Image: Leeds City Gallery
Art and Life’ follows the artistic partnership between Ben and Winifred Nicholson in the 1920s and the varying influences their friends and fellow collaborators (Christopher Wood, Alfred Wallis and William Staite Murray) had on their work. The Leeds City Art Gallery has made a considerable effort to demonstrate the lasting impact these friendships had on the Nicholsons, with a vague nod to the fluctuating art scene of the time such as the growing fascination with cubism and ‘primitive’ art by artists such as Picasso, whose work, particularly his ‘Guitar’ sculptures, have clearly shaped the pottery exhibited by William Staite Murray.
The exhibition opens with a series of comparative pieces by the Nicholsons. Inspired by one another’s techniques, the couple often painted the same subject together, with Ben specialising in form and Winifred in colour. The contrast demonstrated between the couple’s works allows the visitor the opportunity to explore their varying artistic differences and therefore to later fully appreciate the artists’ individual creative developments. Arguably the exhibition best displays their differing focuses in their series of window views. Through the shared technique of interior views of differing landscapes we see a disparity in their interests. Ben is forever eager to explore the livelihood and busy fishing boats of St Ives from the safe distance of a nondescript window sill, whilst Winifred continually ventures into the perspective of her subjects. Occasional comparisons such as these are continued throughout the exhibition, and are clearly very well thought out.
Despite the fact their works were visually stimulating I could not help but feel disappointed that the couple were heading the exhibition. The relationships between the couple and the group of artists as a whole appeared secondary to the overriding influences of cubist and ‘primitive’ art. What should have been a side note appeared wrongly as a header.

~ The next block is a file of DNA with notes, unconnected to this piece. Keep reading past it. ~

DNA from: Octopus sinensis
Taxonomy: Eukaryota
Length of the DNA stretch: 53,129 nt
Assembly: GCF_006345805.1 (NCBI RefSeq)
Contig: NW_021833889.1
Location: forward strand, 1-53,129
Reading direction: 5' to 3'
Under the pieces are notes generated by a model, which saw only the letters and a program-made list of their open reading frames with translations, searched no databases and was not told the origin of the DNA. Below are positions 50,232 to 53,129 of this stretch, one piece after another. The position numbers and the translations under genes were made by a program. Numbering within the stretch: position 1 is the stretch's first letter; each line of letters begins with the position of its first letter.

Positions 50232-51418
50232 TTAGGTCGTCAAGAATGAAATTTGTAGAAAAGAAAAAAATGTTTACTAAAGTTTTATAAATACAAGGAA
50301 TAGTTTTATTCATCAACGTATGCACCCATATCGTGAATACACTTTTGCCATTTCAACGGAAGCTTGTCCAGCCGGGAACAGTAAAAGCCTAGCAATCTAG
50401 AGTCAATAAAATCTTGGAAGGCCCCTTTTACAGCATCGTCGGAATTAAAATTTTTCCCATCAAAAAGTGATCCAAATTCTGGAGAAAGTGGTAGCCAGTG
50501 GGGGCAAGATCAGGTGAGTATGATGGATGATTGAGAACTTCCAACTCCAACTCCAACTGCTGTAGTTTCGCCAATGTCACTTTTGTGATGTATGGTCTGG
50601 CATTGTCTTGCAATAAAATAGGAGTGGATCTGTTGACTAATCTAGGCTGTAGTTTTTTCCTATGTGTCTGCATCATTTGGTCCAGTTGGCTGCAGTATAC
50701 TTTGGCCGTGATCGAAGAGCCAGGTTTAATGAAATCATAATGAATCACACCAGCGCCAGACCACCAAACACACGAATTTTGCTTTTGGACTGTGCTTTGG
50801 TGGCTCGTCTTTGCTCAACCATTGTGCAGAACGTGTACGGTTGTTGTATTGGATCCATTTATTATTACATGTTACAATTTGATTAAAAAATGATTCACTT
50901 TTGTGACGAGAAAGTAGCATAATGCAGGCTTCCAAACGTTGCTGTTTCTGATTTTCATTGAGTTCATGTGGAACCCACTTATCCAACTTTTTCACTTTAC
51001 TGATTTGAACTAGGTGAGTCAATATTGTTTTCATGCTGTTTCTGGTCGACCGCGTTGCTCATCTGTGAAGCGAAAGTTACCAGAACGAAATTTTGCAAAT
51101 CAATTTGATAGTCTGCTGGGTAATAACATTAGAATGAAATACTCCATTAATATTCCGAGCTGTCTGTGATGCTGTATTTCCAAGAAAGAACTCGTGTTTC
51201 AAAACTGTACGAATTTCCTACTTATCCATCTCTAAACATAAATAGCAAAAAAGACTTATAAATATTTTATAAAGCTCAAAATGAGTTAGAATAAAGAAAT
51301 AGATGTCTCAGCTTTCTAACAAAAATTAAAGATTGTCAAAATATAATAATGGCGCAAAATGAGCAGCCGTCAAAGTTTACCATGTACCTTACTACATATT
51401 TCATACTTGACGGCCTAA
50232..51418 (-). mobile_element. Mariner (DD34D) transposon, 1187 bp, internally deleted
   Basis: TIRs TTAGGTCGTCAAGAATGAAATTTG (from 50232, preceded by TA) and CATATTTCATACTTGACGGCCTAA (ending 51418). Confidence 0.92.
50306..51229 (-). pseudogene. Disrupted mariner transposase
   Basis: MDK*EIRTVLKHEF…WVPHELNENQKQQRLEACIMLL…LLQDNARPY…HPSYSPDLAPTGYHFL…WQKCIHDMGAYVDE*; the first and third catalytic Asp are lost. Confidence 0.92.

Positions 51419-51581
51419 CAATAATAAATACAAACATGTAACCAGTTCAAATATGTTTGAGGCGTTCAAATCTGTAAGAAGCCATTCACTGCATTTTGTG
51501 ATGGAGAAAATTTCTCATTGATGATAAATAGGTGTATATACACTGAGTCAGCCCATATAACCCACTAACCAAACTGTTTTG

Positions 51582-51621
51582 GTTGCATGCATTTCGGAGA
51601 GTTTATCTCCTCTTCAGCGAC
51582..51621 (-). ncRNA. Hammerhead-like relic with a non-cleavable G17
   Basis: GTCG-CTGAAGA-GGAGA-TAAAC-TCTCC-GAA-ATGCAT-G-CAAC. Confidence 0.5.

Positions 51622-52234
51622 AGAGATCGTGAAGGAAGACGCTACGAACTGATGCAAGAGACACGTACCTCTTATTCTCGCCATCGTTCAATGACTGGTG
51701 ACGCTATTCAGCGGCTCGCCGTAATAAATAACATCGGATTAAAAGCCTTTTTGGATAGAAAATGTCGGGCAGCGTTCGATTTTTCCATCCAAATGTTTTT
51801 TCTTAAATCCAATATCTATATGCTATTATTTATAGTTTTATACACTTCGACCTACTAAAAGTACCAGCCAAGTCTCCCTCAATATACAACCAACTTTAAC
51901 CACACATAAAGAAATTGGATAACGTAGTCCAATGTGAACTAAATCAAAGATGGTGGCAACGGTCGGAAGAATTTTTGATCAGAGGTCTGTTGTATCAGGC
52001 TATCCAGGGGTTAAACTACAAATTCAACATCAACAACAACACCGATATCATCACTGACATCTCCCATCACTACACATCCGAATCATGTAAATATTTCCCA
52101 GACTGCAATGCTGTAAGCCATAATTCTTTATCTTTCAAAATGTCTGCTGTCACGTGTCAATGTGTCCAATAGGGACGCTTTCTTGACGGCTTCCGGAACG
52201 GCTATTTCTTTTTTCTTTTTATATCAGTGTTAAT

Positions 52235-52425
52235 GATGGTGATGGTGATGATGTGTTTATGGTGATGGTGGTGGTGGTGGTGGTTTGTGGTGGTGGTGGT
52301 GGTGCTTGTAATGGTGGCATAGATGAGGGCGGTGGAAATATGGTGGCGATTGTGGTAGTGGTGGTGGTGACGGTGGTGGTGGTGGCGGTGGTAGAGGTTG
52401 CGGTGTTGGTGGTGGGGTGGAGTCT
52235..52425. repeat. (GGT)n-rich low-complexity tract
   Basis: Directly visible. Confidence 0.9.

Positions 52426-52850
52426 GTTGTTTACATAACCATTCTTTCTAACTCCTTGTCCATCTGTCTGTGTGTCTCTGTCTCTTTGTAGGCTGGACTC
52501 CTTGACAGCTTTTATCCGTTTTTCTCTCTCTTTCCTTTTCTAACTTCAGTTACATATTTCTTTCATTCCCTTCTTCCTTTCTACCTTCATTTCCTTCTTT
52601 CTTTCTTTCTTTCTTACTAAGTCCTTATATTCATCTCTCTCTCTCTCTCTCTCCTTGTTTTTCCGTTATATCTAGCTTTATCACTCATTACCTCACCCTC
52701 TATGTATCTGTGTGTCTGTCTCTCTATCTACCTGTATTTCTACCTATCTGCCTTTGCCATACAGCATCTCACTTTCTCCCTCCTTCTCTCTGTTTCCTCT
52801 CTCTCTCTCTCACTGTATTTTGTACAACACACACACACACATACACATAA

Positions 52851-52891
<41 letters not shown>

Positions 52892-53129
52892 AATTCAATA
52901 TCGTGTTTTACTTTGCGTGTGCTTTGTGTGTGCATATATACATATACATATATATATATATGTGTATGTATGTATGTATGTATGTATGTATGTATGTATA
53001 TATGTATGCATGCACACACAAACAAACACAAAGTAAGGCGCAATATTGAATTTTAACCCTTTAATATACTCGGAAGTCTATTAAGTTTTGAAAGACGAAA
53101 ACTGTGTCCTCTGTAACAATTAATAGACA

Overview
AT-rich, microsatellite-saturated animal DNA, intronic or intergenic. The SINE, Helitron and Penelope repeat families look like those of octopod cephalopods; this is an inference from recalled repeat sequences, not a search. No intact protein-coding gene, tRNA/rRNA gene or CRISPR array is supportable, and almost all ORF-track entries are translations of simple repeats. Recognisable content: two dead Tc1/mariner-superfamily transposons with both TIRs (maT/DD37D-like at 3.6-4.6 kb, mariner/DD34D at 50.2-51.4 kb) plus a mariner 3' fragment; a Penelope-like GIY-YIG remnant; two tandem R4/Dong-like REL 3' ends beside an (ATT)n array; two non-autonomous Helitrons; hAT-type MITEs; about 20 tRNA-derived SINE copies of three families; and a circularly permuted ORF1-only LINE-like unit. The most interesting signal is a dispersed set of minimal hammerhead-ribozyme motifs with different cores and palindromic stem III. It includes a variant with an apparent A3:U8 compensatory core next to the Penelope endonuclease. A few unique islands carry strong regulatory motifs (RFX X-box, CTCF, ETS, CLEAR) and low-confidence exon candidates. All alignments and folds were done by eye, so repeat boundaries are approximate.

The work of the Nicholson’s associate Christopher Wood appears most strongly resonant in the exhibition, perhaps due to the fact that his work had clearly undergone the most drastic shift in technique. Following a similarly contemplative window view (‘Anemones in a Cornish Window’) the trail ends with a final flourish of surrealism from Wood with his ‘Zebra and Parachute’ which interestingly features Le Corbusier’s Villa Savoy. There is a sense of ground breaking development. Wood’s recognition of the art world combined with his depression, addiction to opium and financial insecurities coloured his work more strongly than a like-minded friend- ship.
If the purpose of this exhibition had been to demonstrate the influence of the art world on a group of artists, who happened to be friends, then Wood would have led the exhibition. Interesting as it is to observe the works of an artistic couple, it is far more enticing to picture the development of modern genius than a circumstantial marriage.